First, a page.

Café Lalibela serves exotic Ethiopian cuisine

Café Lalibela serves exotic Ethiopian cuisine and is located on Hardy and University Drives. The restaurant has been family owned and operated since 1997. (Photo courtesy of Cafe Lalibela.) Café Lalibela serves exotic Ethiopian cuisine and is located on Hardy and University Drives. The restaurant has been family owned and operated since 1997. (Photo courtesy of Cafe Lalibela.)

Located in a little strip mall off University and Hardy drives, the spices and smells of Café Lalibela hug patrons as they walk into the simply decorated Ethiopian restaurant.

Café Lalibela has been family owned and operated since 1997, bringing the tastes of Ethiopia to Arizonans.

Ethiopian food is made up of spices and red chili powders, which awaken senses that other ethnic foods cannot. The Ethiopian spice is not like that of Mexican or Thai foods, but a little more fresh and hard-hitting when eating the spiciest dishes.

During lunch hours, 11 a.m. to 4 p.m., customers can choose from a soup and salad, a sampler plate or a spicy wrap, each for $7.99.

If eating Ethiopian food for the first time, order the sampler plate. Customers can choose three items from meat dishes and vegetarian dishes. The sampler also comes with injera, which is Ethiopian bread that resembles a crepe with a spongy texture.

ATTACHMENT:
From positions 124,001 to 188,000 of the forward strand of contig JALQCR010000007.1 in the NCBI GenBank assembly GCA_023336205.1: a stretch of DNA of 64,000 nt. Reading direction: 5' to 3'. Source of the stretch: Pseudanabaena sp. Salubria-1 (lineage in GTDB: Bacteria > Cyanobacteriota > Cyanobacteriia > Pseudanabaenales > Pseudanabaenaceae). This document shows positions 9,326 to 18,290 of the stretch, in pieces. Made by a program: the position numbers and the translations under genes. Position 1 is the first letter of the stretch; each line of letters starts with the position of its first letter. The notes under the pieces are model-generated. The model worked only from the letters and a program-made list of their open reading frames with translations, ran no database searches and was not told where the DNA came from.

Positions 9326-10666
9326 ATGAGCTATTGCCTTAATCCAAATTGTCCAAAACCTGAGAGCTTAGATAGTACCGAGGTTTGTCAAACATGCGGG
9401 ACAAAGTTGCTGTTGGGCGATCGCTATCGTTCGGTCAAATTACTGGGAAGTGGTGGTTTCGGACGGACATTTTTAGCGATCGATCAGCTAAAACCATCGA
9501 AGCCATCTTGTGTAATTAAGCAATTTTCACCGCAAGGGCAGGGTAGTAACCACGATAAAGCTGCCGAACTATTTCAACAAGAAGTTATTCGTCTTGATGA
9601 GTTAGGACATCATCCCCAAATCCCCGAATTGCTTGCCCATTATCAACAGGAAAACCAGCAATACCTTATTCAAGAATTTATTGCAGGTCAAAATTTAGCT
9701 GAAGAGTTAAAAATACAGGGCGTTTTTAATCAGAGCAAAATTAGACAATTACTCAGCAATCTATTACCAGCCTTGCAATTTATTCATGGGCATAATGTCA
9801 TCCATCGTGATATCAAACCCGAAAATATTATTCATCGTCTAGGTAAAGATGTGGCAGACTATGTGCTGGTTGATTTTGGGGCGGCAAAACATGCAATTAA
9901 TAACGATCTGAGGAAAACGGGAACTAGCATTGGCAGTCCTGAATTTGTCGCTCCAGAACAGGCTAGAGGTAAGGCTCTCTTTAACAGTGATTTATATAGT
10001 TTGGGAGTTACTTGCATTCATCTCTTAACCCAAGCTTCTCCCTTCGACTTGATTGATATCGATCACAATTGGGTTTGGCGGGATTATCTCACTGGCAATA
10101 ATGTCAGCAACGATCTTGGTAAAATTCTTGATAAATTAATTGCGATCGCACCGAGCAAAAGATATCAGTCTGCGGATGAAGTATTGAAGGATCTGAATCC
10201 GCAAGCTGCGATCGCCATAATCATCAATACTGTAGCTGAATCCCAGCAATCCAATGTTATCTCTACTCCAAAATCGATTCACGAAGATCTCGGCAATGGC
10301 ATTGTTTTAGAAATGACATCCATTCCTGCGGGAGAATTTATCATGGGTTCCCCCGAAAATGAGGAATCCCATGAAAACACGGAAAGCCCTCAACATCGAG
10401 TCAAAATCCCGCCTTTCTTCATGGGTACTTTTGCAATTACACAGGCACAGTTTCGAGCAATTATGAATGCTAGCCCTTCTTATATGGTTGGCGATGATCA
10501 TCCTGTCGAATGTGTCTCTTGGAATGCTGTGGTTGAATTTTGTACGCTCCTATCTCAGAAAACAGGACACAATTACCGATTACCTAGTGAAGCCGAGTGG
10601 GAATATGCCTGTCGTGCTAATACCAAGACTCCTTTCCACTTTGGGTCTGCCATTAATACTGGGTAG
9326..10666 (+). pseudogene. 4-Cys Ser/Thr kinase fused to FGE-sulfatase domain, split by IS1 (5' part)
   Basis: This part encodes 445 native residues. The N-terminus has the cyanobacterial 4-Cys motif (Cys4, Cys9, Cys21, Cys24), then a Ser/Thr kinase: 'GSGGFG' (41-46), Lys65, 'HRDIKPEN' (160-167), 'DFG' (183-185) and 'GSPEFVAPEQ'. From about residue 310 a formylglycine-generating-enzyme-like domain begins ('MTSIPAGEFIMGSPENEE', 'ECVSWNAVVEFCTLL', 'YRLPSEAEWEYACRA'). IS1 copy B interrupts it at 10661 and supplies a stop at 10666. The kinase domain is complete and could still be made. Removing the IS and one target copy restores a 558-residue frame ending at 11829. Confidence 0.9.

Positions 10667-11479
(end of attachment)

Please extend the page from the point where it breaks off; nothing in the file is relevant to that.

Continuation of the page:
Kye sega wat, or spicy beef stew, is cooked in berbere which is a mixture of red chili powder and spices.

Misr wat are red split lentils mildly spiced also cooked with berbere, herbs and other spices.

Café Lalibela's vegetables are not neglected, with only a little salt tossed on them, but their fosolia — carrots and string beans — is submersed in spicy flavors.

Finding Café Lalibela resembles finding a precious gem. You keep it close, but boast about it so everyone else can partake in its goodness.

The restaurant is a lot smaller than most, but even midday, it is full of others diving into delicious Ethiopian cuisine.

The decor around the restaurant boasts the Ethiopian culture, but is not overwhelming.

Equipped with one waitress, the service is relaxed and a tad slower than other American restaurants, but it gives customers time to soak in the smells, sights and sounds of Ethiopia without leaving the heart of Tempe.

Reach the reporter at natalie.miranda@asu.edu or follow her on Twitter @natalieroxann


Get the best of State Press delivered straight to your inbox.